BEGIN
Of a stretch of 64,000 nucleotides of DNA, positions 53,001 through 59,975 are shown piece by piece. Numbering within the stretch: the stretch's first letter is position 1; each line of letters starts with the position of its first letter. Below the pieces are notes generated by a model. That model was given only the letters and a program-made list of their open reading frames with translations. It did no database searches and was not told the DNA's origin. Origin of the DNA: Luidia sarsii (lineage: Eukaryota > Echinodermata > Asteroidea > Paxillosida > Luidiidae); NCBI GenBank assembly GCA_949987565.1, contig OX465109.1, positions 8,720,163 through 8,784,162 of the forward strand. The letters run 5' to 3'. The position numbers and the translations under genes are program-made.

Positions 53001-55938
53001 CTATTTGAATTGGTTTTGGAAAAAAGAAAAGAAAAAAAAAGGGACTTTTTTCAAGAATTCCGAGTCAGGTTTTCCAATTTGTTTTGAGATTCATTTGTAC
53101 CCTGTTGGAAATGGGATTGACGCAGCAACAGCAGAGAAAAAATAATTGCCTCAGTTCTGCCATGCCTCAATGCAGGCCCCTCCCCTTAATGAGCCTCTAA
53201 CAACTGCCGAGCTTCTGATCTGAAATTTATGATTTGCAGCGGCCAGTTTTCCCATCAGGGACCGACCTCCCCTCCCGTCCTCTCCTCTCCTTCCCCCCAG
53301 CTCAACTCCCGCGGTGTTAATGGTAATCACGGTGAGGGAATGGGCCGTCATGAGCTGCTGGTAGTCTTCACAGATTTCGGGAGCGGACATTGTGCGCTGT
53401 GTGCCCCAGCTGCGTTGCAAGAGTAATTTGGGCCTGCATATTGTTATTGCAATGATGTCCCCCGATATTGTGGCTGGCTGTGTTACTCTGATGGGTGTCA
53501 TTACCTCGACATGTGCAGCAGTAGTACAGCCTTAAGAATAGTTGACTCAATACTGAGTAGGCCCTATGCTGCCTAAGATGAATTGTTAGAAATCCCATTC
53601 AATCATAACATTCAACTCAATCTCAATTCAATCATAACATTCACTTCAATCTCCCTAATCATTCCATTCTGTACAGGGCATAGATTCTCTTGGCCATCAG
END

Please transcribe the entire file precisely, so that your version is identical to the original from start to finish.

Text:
Of a stretch of 64,000 nucleotides of DNA, positions 53,001 through 59,975 are shown piece by piece. Numbering within the stretch: the stretch's first letter is position 1; each line of letters starts with the position of its first letter. Below the pieces are notes generated by a model. That model was given only the letters and a program-made list of their open reading frames with translations. It did no database searches and was not told the DNA's origin. Origin of the DNA: Luidia sarsii (lineage: Eukaryota > Echinodermata > Asteroidea > Paxillosida > Luidiidae); NCBI GenBank assembly GCA_949987565.1, contig OX465109.1, positions 8,720,163 through 8,784,162 of the forward strand. The letters run 5' to 3'. The position numbers and the translations under genes are program-made.

Positions 53001-55938
53001 CTATTTGAATTGGTTTTGGAAAAAAGAAAAGAAAAAAAAAGGGACTTTTTTCAAGAATTCCGAGTCAGGTTTTCCAATTTGTTTTGAGATTCATTTGTAC
53101 CCTGTTGGAAATGGGATTGACGCAGCAACAGCAGAGAAAAAATAATTGCCTCAGTTCTGCCATGCCTCAATGCAGGCCCCTCCCCTTAATGAGCCTCTAA
53201 CAACTGCCGAGCTTCTGATCTGAAATTTATGATTTGCAGCGGCCAGTTTTCCCATCAGGGACCGACCTCCCCTCCCGTCCTCTCCTCTCCTTCCCCCCAG
53301 CTCAACTCCCGCGGTGTTAATGGTAATCACGGTGAGGGAATGGGCCGTCATGAGCTGCTGGTAGTCTTCACAGATTTCGGGAGCGGACATTGTGCGCTGT
53401 GTGCCCCAGCTGCGTTGCAAGAGTAATTTGGGCCTGCATATTGTTATTGCAATGATGTCCCCCGATATTGTGGCTGGCTGTGTTACTCTGATGGGTGTCA
53501 TTACCTCGACATGTGCAGCAGTAGTACAGCCTTAAGAATAGTTGACTCAATACTGAGTAGGCCCTATGCTGCCTAAGATGAATTGTTAGAAATCCCATTC
53601 AATCATAACATTCAACTCAATCTCAATTCAATCATAACATTCACTTCAATCTCCCTAATCATTCCATTCTGTACAGGGCATAGATTCTCTTGGCCATCAG